GDC 2012: Yasunori Tonooka, the Japanese developer promoting cooperation, peace and local revitalisation via GPS games

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GDC 2012: Yasunori Tonooka, the Japanese developer promoting cooperation, peace and local revitalisation via GPS games
Founded in 2011 by Yasunori Tonooka, Supernova is a mobile game developer - consisting of Yasunori Tonooka - based in Kyoto, Japan.

Its Tokyo Dungeon Puzzle was a finalist for game design at CEDEC, which Tonooka called "the Japanese version of GDC".

Tonooka built collaborations with the Kyoto Chamber of Commerce, local computer programming companies, universities and film makers to rapidly create a trio of GPS-based scavenger-hunt type mobile games in 2011, and a fourth title currently in development.

Location, location

Tonooka said there are 113 million cell phones in use in Japan, and an overwhelming majority of them are equipped with GPS, making the country fertile territory for GPS-based mobile entertainment.

Rather than compete in the service, game, or general market sectors, he focused on the local market, collaborating with partners in Kyoto. His games work like scavenger hunts, giving players clues to locations.

When the players check in from the appropriate location, they are fed the next clue either as text, computer-generated images, or even short movie clips. Tonooka turns an 'ordinary' city into a theme park for his players.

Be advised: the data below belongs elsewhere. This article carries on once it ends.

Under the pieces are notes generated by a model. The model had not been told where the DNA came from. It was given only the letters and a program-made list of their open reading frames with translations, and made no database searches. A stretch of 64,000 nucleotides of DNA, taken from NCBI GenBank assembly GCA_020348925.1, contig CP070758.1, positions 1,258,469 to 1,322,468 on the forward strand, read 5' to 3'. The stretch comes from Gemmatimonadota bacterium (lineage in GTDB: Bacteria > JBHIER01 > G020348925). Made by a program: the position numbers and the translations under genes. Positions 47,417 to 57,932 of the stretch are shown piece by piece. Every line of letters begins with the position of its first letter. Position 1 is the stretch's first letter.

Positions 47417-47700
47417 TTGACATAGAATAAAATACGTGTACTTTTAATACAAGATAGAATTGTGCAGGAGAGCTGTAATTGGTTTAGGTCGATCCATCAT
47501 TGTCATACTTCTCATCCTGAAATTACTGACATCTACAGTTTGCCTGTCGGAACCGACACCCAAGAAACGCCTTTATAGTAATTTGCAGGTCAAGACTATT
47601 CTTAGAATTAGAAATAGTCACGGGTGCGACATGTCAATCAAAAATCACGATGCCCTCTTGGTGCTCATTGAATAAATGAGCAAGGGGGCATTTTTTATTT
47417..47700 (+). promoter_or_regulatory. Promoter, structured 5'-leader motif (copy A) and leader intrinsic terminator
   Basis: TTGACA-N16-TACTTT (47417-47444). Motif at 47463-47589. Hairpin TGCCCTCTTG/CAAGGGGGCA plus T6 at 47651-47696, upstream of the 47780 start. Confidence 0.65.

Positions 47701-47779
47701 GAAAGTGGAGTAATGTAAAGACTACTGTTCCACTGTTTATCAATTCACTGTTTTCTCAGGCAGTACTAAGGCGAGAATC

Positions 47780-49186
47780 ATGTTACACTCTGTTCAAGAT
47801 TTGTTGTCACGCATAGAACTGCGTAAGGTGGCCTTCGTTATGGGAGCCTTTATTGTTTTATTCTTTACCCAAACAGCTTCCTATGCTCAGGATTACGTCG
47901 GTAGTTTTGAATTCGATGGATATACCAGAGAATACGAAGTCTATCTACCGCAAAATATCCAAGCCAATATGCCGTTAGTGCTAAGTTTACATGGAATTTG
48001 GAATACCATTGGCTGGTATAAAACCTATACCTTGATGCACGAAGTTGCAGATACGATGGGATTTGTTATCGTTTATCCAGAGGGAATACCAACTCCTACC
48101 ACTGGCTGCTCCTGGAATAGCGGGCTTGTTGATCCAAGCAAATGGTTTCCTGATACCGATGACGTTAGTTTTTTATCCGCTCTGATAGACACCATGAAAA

Experience matters

Tonooka's background in Information Technology taught him six valuable lessons which he condensed into two mantras to guide development.

While employed at Mixi - which Tonooka cited as one of the first companies to operate social networking services in Japan - he saw the value in speed of production, but more importantly the value of keeping female users in mind and questioning stereotypes about players.

Tonooka also saw the value in working with younger employees: Most of the people working for Mixi were around 25 years old, and their young and energetic spirit was an important part of the company's identity.

Thinking local

Tonooka then worked with Baidu, the Chinese version of Google. His experience with Baidu reinforced the importance of speed in production cycles, and when he visited the headquarters in Beijing, Tonooka was impressed with the autonomy that project teams were given.

'Chinalization' was another important concept to Baidu.

Many of their employees had received degrees in the United States and returned home with knowledge of a bevy of technologies. Chinalization was the process of sifting through technologies to select those which best meshed with Chinese interests. Baidu employees were also very aggressive and excited about asking questions of each other, which did not happen often in Japanese companies, in Tonooka's experience.

Speed, autonomy and aggressiveness formed the basis for Tonooka's project management and decision-making style, and the lessons learned from keeping female users in mind, questioning stereotypes and gauging cultural appropriateness made Tonooka constantly looking for fresh and interesting ideas.